Barnett, Lincoln (1959), The Universe and Dr. Einstein (New York: Mentor).

Davies, Paul (1984), Superforce: The Search for a Grand Unified Theory (New York: Simon and Schuster).

Davies, Paul (1988), The Cosmic Blueprint (New York: Simon and Schuster).

Davies, Paul (1992), The Mind of God (New York: Simon and Schuster).

Dawkins, Richard (1982), “The Necessity of Darwinism,” New Scientist, 94:130-132, April 15.

Denton, Michael (1998), Nature’s Destiny (New York: Simon and Schuster).

Dyson, Freeman (1979), Disturbing the Universe (New York: Harper & Row).

Heeren, Fred (1995), Show Me God (Wheeling, IL: Searchlight Publications).

Hoyle, Fred (1959), Religion and the Scientists (London: SCM), as quoted in Barrow, John and Frank Tipler (1986), The Anthropic Cosmological Principle (Oxford, England: Oxford University Press), p. 22.

Hoyle, Fred (1982), “The Universe: Past and Present Reflections,” Annual Review of Astronomy and Astrophysics, 20:1-35.

Lawton, April (1981), “From Here to Infinity,” Science Digest, 89[1]:98-105, January/February.

Murphy, Nancey and George F.R. Ellis (1996), On the Moral Nature of the Universe (Minneapolis, MN: Fortress).

Murray, Michael J. (1999), Reason for the Hope Within (Grand Rapids, MI: Eerdmans).

Science Digest (1981), 89[1]:124, January/February.

Tipler, Frank (1994), The Physics of Immortality (New York: Doubleday).



Copyright © 2003 Apologetics Press, Inc. All rights reserved.

40 comments:

Jon Woolf said...

The anthropic principle is an interesting philosophical problem, but it has little real-world meaning or consequence. You can't generalize from a sample of one.

marion said...

I recently came across your blog and have been reading along. I thought I would leave my first comment. I dont know what to say except that I have enjoyed reading. Nice blog. I will keep visiting this blog very often.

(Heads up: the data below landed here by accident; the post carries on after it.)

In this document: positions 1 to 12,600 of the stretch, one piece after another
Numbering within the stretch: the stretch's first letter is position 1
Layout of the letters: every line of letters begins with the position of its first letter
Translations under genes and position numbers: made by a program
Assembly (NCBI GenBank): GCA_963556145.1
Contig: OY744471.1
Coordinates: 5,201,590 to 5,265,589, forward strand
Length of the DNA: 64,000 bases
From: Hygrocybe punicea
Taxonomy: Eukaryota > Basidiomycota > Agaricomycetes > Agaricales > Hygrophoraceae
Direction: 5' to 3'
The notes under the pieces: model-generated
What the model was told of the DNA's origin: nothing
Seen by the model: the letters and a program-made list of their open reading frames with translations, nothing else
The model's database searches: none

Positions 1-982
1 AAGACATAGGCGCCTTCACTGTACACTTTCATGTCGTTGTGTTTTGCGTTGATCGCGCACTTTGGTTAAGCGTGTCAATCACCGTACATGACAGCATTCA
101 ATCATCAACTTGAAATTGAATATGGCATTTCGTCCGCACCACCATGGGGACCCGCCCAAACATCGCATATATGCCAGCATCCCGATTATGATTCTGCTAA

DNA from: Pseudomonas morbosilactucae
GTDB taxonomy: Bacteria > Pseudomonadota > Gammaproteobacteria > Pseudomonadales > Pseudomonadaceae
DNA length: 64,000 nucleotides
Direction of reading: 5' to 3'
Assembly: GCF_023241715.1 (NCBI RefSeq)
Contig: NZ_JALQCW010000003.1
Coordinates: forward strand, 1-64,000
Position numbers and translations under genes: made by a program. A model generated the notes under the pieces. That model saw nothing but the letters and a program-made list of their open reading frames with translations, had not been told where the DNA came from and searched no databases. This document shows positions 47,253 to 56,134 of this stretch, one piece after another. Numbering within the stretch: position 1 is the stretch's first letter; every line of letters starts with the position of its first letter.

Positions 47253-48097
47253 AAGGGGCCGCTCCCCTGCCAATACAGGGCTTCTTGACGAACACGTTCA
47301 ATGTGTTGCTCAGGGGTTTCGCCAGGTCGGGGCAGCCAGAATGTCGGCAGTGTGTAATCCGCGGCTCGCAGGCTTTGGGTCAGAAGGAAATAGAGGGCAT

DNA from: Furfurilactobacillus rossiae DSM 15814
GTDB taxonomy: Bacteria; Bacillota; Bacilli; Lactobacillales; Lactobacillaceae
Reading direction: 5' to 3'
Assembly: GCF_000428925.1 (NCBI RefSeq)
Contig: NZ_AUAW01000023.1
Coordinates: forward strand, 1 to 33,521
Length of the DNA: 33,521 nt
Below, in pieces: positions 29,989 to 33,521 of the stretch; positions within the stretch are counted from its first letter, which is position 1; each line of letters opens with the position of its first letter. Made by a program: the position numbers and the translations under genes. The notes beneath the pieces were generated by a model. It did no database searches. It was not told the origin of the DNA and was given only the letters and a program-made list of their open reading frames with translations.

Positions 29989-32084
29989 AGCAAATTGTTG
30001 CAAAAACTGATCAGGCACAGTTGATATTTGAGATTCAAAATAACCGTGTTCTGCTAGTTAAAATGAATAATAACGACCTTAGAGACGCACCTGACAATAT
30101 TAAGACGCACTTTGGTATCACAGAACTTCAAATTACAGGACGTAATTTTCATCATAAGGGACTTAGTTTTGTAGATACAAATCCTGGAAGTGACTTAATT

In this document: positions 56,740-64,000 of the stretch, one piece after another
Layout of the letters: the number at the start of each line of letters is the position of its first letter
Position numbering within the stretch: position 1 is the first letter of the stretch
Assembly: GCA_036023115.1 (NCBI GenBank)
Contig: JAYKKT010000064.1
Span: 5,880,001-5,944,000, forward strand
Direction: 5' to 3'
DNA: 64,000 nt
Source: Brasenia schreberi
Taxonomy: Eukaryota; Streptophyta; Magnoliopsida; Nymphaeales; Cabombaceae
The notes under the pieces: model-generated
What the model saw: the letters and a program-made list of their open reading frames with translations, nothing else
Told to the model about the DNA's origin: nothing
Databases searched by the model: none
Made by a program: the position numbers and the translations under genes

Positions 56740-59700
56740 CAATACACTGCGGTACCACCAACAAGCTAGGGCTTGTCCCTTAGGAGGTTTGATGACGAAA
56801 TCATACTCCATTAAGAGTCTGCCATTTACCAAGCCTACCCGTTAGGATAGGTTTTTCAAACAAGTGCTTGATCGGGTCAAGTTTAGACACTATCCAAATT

Lucy

http://businesseshome.net

Hawkeye® said...

Radar,
Your article reminded me about another facet of the earth that is "just right", that is, that it acts as a giant heat engine. See here...

http://wattsupwiththat.com/2009/06/14/the-thermostat-hypothesis/

Anonymous said...

The inescapable question of course is: "Who designed the designer?"

Anonymous said...

As coincidence would have it, Common Sense Atheism has just released a podcast that deals with the Fine-Tuning Argument:

CPBD 040: Luke Barnes – 11 Responses to Fine-Tuning

island said...

Hi, I happened across this post during a search and I have to tell "Hawkeye" that is a very interesting article:

This is also known as "The Goldilocks Enigma" as it relates to Gaia theory... and this is only one of an uncountable number of similarly balanced conditions that conspire to enable carbon based life to arise at a specific time and place in the universe.

The universe itself is similarly balanced, and that is the commonality that indicates that there is a link between our existence and the mechanism that constrains our universe to the completely unexpected form that we observe.

Jon Woolf said:
You can't generalize from a sample of one.

Nope... you haven't got a clue

Anonymous said...

"Nope... you haven't got a clue"